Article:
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1.  Light Weight Touring Flats

Posted 08-21-2014 06:50

I really need advice for my one-act competition set (The Savage Dilemma by John Patrick). It's an interior and it has to be free standing and fit in a 10 x 10 space. I need very lightweight and very durable 4 x 8 wall (flats?) to be hinged like a fan. Does anyone know what I should buy? Thank you in advance!  

Patricia Giles
Theatre Director
Columbus GA

2.  RE: Light Weight Touring Flats

Posted 08-21-2014 11:23
We use an eighth inch wall material called luan for making flats. The frame is made of one by four. You might want to try piano hinge instead of traditional door hinges as well. They are lightweight and quite easy to line up straight. ------------------------------------------- William Jacobsen Red Deer AB -------------------------------------------

3.  RE: Light Weight Touring Flats

Posted 08-22-2014 16:48
For light-weight and easy to move, consider honeycomb core cardboard (usually 1 - 1 1/2" thick) that is treated with fire retardant / intumescent paint.  It's not long-term durable, but it is quick to make-up and doesn't break apart like styrofoam or other foam-core products that can produce toxic fumes if they burn.

If you want to make the honeycomb panels more durable (the edges are easily ding'd), then wrap them with a continuous layer of fire-retardant (FR) muslin that is attached with spray-glue or brush-on glue.

Standard white pine framed fabric-covered flats are really pretty cheap to build and light weight, and it's always good practice to have the class build them.  Of course, you have to treat the wood and muslin with fire retardant for these, too.

Too frequently I see Unit Sets pieces that are not treated with fire retardant.  C'mon folks!  It's been law to build scenery and props from non-combustible materials for over 100 years now.  No more excuses!  Just do it.  Fire-proofing treatments are readily available and affordable.  Set a good example for the students and let it be part of their understanding about how stuff is built and works in the theatre.  Ignoring / omitting this from the teaching process just promulgates bad practices.  The schools pay hundreds, ney, THOUSANDS of dollars every year for school bus safety, fire safety, and football helmets - they must understand that this is a Fire Code requirement.  It is NOT OPTIONAL.
Erich Friend
Theatre Consultant
Teqniqal Systems

4.  RE: Light Weight Touring Flats

Posted 08-23-2014 15:32
Thank you very much! I will definitely look into buying these. Just a couple more questions. What company would you recommend that I buy them from? Do you think I should buy 4 x 8 sheets or do you think that it will appear to be too short on-stage? Do you know if they come in 4 x 10 sheets?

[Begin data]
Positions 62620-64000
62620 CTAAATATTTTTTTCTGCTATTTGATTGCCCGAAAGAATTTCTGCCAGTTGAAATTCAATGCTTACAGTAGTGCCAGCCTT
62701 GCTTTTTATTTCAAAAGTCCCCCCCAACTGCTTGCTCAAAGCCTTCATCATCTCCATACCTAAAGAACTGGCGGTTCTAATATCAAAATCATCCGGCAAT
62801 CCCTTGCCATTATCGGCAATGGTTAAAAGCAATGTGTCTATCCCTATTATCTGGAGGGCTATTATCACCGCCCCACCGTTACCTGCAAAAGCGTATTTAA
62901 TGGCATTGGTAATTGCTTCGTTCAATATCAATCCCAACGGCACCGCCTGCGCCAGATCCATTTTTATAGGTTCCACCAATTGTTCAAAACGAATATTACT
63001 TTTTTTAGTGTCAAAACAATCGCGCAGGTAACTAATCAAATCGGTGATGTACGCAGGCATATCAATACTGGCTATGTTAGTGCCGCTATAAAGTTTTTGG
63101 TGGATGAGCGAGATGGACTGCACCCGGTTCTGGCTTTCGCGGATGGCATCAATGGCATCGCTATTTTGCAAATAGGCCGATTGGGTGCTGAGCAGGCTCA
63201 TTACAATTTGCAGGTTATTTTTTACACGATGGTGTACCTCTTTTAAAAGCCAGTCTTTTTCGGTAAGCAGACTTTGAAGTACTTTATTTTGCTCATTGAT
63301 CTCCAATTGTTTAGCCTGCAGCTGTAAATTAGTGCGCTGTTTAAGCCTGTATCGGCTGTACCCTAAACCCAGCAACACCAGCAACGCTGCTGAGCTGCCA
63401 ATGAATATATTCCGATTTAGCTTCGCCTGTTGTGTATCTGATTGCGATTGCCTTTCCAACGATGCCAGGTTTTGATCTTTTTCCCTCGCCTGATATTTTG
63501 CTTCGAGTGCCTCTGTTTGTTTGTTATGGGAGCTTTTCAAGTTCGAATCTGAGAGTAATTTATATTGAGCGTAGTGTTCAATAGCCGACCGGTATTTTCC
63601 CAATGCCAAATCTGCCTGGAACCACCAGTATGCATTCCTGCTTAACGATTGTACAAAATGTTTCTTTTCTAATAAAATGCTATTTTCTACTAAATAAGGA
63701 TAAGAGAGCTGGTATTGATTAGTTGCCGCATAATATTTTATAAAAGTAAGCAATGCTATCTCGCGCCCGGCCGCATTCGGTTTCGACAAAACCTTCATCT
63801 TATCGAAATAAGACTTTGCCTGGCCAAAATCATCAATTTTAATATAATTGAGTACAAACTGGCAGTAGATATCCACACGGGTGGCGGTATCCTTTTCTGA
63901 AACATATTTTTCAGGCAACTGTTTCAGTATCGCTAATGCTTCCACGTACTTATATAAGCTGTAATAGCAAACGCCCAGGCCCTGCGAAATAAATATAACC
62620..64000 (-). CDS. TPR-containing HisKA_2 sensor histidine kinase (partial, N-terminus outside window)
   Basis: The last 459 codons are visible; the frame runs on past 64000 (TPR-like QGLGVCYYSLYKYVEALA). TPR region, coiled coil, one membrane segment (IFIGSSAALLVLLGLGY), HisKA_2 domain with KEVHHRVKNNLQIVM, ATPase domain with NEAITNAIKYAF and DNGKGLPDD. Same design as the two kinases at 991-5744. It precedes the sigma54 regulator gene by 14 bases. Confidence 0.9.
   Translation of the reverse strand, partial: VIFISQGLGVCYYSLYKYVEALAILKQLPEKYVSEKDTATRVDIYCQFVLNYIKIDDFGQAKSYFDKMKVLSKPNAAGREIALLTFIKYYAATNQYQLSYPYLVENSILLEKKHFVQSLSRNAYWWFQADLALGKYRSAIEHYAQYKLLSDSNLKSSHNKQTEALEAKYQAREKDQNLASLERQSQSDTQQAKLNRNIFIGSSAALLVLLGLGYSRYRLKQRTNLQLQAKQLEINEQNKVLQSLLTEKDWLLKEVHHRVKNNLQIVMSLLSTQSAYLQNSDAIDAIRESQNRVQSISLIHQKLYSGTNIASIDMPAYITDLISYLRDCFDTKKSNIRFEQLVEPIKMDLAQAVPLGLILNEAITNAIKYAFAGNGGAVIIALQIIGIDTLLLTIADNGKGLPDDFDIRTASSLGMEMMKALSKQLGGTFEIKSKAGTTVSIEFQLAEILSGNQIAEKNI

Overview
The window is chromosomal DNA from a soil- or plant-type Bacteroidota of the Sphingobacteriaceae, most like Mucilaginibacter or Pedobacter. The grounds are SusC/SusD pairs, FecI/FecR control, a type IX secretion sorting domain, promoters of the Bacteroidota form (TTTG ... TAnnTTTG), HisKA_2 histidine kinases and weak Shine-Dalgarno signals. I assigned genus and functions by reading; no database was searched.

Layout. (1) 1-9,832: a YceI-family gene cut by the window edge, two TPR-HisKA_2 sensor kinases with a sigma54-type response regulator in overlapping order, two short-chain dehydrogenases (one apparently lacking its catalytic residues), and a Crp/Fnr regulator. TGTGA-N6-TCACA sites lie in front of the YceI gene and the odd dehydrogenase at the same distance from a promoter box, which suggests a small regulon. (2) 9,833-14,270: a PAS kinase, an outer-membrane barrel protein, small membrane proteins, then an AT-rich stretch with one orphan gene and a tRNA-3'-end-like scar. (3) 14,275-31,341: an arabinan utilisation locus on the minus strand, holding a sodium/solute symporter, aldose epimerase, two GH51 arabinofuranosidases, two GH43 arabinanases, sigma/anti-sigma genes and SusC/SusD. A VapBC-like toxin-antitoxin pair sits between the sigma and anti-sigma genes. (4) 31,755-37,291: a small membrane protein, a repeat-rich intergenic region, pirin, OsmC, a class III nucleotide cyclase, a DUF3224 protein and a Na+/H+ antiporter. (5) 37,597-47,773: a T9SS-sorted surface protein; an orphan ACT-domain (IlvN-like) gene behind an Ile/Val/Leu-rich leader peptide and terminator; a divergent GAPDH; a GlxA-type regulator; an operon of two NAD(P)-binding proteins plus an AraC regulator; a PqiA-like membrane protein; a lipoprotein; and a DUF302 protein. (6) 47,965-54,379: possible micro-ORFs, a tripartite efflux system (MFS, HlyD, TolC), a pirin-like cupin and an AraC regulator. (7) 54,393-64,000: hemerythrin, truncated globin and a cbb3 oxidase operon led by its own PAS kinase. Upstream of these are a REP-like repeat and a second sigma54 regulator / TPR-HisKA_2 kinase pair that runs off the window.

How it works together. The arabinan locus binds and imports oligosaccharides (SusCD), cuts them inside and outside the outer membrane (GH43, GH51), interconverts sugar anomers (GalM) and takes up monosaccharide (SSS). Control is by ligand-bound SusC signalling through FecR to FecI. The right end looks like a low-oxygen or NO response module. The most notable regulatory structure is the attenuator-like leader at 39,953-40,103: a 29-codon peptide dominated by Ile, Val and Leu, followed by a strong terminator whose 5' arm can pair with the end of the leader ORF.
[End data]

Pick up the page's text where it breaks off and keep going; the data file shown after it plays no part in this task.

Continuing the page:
Patricia Giles
Theatre Director
Columbus GA

5.  RE: Light Weight Touring Flats

Posted 08-24-2014 07:56
The luan, lumber and hardware can all be found at Home Depot, Lowe's, Menard's and the like.

Mike Morris
Technical Director
Harrison OH

6.  RE: Light Weight Touring Flats

Posted 08-24-2014 14:19

If you use luan, try to get material that does not use tropical woods so the tropical rain forests aren't being deforested.

Also, I use Flamex Paint Additive for my sets.

John Perry
Drama Instructor
Atherton High School
Louisville KY

7.  RE: Light Weight Touring Flats

Posted 08-25-2014 09:21
Where can you buy the honeycomb cardboard and what does it cost now?  I used them about 20 years ago and loved them. I bought them from a company in St. Louis that went out of business.  I would love to pass along the info to our tech person.  

Ed Grooms
Fine Arts Coordinator
Webster Groves School District
Ballwin MO

8.  RE: Light Weight Touring Flats

Posted 08-24-2014 16:14
Here are some thoughts adding to what others have already suggested:
Consider a similar arrangement with even cheaper, lighter material. I toured a show with PVC pipe as the theatrical flat frame using corrugated plastic (standard 4' x 8' sheets which were fine for height on a variety of stages, and come in a range of colors from a local dealer) zip tied to the PVC top, bottom, and sides. It was portable, light-weight, and students were able to assemble and strike the set quickly. You can put elbows or connectors at any joint to make any configuration and they are hinges simply by design of how PVC works. You cannot paint or spray paint plastic without the proper type of spray paint, of course, however you also can use Sharpie (project any image on the surface and trace) or print posters of images the same size or use fabric and adhere with Spray 77 spray glue. Flats turn around for double the scenic space, or even configure as periaktoi. Any plastic flat that doesn't have the 4x8 piece can be used as entrance/exit. Both PVC and plastic can be very inexpensive (a few hundred dollars) by comparison to building a set. Then you have the frame, and can swap out the plastic per show, if you make the flat show-specific. Save the plastic so you can put it back together. Sheets store easily upright with solid surroundings so plastic doesn't bend and get a kink in it. If you need to cut shapes into it, you'd want to invest in a plastic cutting knife as box cutters are okay, but aren't as easy to manipulate for longer cuts.
Hope that's helpful as you put your project together!

Jo Strom Lane
Theatre Teacher and Director, Roosevelt HS
Portland Public Schools
Portland OR